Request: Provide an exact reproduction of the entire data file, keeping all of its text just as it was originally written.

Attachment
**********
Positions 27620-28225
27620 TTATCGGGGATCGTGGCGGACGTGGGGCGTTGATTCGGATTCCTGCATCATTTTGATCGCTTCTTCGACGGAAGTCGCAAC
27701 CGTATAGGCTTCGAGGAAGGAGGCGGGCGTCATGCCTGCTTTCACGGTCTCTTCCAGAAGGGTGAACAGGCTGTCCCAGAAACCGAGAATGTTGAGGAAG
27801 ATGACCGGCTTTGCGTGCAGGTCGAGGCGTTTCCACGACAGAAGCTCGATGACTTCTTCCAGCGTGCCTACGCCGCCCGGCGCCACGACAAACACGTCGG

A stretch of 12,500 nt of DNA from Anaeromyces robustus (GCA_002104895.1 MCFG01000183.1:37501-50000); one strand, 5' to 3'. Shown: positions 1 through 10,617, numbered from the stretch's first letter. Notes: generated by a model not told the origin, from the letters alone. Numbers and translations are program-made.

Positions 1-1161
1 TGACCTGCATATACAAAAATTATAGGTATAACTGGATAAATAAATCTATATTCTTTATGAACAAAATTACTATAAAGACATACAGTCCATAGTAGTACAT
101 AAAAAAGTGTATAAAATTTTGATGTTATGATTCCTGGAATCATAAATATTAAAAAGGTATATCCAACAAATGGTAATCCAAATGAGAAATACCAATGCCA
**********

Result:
Positions 27620-28225
27620 TTATCGGGGATCGTGGCGGACGTGGGGCGTTGATTCGGATTCCTGCATCATTTTGATCGCTTCTTCGACGGAAGTCGCAAC
27701 CGTATAGGCTTCGAGGAAGGAGGCGGGCGTCATGCCTGCTTTCACGGTCTCTTCCAGAAGGGTGAACAGGCTGTCCCAGAAACCGAGAATGTTGAGGAAG
27801 ATGACCGGCTTTGCGTGCAGGTCGAGGCGTTTCCACGACAGAAGCTCGATGACTTCTTCCAGCGTGCCTACGCCGCCCGGCGCCACGACAAACACGTCGG

A stretch of 12,500 nt of DNA from Anaeromyces robustus (GCA_002104895.1 MCFG01000183.1:37501-50000); one strand, 5' to 3'. Shown: positions 1 through 10,617, numbered from the stretch's first letter. Notes: generated by a model not told the origin, from the letters alone. Numbers and translations are program-made.

Positions 1-1161
1 TGACCTGCATATACAAAAATTATAGGTATAACTGGATAAATAAATCTATATTCTTTATGAACAAAATTACTATAAAGACATACAGTCCATAGTAGTACAT
101 AAAAAAGTGTATAAAATTTTGATGTTATGATTCCTGGAATCATAAATATTAAAAAGGTATATCCAACAAATGGTAATCCAAATGAGAAATACCAATGCCA